A reminder of the power of inclusion and openness.

 (Video excerpt at: )

Friday, March 25, 2011

Falling Apart / Piecing Myself Together

It's been longer than I would have liked since my last post. I'm in the final stages of "birthing" our Friend project, and these past few weeks have felt like the major hump to get over. As I catch up with myself and the work, I'll be posting some eclectic reflections from the adrenaline-fueled final phase of this particular creation process.

Here is a post I started two weeks ago, when I felt right in the middle of the fire, and it seems quite relevant today as I am officially one week away from opening night:

I feel overwhelmed and stressed out. It's the last week of classes for Winter Quarter at Cal State East Bay. I have two performances I'm supervising and getting off the ground at school, plus a final work in progress showing of Dandelion's FRIEND project. Even though these are just informal classroom culminations, and even though this weekend's showing is just a showing, they still require the immense energy output that any performance requires. There's so much to do and no way to slow down the encroaching deadlines of "lights up!" I don't know how I'm gonna get everything done and I'm stressed about it.

What I've been noticing about my stress is that it's like a fast-spreading fire. And the fuel for that fire seems to be my own neuroses. Yes, there's an impossible amount of things to take care of. And yes, my mind is racing from event to event, task to task and concern to concern. And yes, I'm working really hard and staying up too late in an attempt to get caught up.

But all of this doesn't have to be stressful. At least 50% of my exhaustion and tension seems to stem from my worry, self-doubt, self-criticism and tightening up.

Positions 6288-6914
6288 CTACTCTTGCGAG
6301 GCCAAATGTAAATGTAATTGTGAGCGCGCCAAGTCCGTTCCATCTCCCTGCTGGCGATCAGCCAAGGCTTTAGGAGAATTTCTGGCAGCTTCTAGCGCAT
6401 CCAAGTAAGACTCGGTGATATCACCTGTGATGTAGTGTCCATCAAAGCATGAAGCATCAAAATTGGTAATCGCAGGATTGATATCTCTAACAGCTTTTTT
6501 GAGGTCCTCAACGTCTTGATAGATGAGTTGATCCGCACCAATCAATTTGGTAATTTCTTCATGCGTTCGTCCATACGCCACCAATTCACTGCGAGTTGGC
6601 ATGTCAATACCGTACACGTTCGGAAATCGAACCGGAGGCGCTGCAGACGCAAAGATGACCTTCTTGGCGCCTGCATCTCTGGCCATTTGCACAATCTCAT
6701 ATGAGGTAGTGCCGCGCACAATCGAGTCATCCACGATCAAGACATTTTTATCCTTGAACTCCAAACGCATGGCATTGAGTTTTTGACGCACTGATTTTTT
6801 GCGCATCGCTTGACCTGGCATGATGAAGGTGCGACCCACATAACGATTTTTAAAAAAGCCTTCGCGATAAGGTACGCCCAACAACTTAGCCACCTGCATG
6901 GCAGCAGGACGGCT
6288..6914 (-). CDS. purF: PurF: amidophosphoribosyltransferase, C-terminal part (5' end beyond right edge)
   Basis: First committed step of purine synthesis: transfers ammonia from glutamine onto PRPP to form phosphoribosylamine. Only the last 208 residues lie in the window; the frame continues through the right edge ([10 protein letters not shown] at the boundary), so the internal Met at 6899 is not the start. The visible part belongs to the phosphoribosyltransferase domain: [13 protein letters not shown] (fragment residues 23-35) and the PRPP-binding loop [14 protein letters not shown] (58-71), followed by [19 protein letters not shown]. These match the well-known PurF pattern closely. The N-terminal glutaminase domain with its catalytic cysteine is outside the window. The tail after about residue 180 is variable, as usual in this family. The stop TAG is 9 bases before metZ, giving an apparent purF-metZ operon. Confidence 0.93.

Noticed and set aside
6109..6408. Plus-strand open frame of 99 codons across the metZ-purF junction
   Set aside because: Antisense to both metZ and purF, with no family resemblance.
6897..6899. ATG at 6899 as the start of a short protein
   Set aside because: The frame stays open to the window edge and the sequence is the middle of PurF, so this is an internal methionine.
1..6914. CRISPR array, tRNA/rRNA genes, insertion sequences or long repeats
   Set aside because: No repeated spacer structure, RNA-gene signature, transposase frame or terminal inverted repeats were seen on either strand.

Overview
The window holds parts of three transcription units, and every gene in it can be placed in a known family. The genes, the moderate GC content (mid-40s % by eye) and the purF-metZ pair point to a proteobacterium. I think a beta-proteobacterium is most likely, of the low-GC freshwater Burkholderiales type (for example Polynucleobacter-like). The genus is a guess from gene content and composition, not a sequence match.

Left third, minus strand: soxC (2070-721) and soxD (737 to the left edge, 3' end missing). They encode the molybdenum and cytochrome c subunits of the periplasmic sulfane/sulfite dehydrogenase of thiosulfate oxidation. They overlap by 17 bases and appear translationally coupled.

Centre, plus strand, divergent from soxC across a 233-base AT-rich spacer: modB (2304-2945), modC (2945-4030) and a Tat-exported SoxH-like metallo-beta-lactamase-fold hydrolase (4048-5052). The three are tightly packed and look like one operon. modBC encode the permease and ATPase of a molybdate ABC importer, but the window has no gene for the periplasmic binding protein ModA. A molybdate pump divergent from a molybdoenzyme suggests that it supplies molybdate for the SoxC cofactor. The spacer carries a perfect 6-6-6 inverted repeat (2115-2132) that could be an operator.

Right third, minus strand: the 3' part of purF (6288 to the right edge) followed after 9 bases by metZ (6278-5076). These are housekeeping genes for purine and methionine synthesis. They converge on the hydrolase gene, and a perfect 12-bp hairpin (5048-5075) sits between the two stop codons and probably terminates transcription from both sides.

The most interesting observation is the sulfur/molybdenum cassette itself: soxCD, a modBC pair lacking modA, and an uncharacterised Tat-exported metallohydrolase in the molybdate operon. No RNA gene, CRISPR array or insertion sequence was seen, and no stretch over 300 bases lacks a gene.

When I suddenly remember a whole category of things I need to take care of "yesterday," I then go into a litany of inner complaints: What's wrong with me? Why did I let this get out of hand? What if I let everyone down? Why does my work seem mediocre? What if what I do is meaningless? Why aren't I happy if I'm doing the things I love to do? Why can't I work harder and get more accomplished? Why do I work so hard and try to accomplish so much? And all of it can be summed up in a general feeling of shame for what I've done (or not done) up til now.

Instead of just noting a remembered list of tasks as something I forgot but will have to address now or at a later time, I berate myself for getting into the situation I'm in. For being right here. For being myself. I feel like there's something wrong with me. And this slows me down, increases my anxiety, makes it harder for me to do whatever it is I'm doing in the moment--fueling the fire of overwhelm and stress.

There's a Buddhist teaching about getting shot with an arrow, and then in an attempt to get the arrow out, shooting oneself with a second arrow. The first arrow (pain and discomfort) is a given, but we don't have to add the second arrow of self-inflicted blame and worry.

I'm doing my best to practice not shooting myself with the second arrow. Or when I do, at least not shooting myself with a third arrow to get rid of the second. And I've noticed some progress--mostly in moments that in the past would have been completely stressful for me and instead I'm now able to joke with my ensemble a little bit more.

Each little bit seems to be important. Each little bit shifts the momentum that much more towards relaxing with this wild, uncertain ride that is  art-making.

Thursday, March 3, 2011

Surprise Gifts

There always seems to be surprise gifts that come from creating a performance work--things that enhance my life and/or art making that I didn't expect to receive from the project.

With the Friend project, a major gift has been a reminder about the joy of making stuff. By stuff I mean visual art (sculpture, collage, installation, etc.)

This gift has come at me from two sources. My friend Sharon was a visual artist at heart, always making sculptures of various kinds and also picking up odd objects to set out as pieces in their own right or to use to make something else. To honor her and get in touch with her artistic spirit, I've been making a series of sculptures to use in the performance piece and also to populate an installation in the CounterPULSE lobby.

These started with what I am calling "brain boxes"--old suitcases that I have turned into dioramas of a sort. I see these as intuitive sketches of the human brain. They have complex patterns of materials, varying amounts of layers and then small treasures hidden within.

At first I was building them around small sculptures of Sharon's, but they have expanded to include many different materials: woven wicker balls, scraps of computer innards, small sculptures I have made, and lots of lights.